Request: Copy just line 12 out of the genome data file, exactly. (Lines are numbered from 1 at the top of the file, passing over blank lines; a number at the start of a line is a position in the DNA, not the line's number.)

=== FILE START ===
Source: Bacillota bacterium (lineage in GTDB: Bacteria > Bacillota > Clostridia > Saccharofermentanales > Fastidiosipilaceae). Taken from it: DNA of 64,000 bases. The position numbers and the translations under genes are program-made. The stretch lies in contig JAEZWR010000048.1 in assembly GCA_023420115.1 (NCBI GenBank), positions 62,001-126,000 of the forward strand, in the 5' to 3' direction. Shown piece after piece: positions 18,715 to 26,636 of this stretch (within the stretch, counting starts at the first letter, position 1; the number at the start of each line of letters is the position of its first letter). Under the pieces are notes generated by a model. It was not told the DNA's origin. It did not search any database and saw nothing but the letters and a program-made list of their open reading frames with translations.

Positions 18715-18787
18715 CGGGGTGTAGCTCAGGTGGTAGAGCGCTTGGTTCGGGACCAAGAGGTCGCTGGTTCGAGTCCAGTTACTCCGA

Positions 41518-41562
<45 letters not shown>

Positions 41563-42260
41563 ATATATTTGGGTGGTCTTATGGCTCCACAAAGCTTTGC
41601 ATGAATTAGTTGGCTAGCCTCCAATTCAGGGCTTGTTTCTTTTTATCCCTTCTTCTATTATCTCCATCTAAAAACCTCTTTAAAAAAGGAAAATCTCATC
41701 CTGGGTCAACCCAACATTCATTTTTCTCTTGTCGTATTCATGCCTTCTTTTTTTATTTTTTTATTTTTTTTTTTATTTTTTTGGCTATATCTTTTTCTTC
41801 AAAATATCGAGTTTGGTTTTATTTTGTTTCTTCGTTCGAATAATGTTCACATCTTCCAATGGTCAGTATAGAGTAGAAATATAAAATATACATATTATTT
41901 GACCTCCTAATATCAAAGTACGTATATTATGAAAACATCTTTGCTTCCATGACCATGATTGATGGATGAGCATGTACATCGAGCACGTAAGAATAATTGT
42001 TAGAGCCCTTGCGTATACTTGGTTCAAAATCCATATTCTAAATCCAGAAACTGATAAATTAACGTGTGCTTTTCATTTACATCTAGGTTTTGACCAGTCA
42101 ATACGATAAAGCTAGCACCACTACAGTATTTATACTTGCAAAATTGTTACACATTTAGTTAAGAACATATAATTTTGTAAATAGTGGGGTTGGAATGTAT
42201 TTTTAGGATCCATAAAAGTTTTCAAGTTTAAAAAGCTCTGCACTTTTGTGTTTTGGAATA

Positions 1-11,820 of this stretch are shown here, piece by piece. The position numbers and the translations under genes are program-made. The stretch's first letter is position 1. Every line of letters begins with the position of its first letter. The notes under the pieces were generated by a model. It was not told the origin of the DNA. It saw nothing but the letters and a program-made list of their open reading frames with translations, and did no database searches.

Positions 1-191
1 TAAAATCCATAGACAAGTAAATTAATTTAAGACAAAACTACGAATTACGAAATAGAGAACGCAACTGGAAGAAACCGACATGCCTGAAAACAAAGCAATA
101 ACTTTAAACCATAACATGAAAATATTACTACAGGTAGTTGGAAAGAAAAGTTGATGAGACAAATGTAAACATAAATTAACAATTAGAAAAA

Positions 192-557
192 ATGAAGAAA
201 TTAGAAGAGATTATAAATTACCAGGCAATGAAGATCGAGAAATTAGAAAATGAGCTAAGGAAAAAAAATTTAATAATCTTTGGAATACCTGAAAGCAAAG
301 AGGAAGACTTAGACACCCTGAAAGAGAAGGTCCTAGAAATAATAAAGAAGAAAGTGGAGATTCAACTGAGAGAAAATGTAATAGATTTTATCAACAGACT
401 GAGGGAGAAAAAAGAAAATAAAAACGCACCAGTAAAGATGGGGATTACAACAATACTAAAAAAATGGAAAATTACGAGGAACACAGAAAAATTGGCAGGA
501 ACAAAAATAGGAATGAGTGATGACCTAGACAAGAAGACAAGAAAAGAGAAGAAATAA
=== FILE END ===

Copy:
42001 TAGAGCCCTTGCGTATACTTGGTTCAAAATCCATATTCTAAATCCAGAAACTGATAAATTAACGTGTGCTTTTCATTTACATCTAGGTTTTGACCAGTCA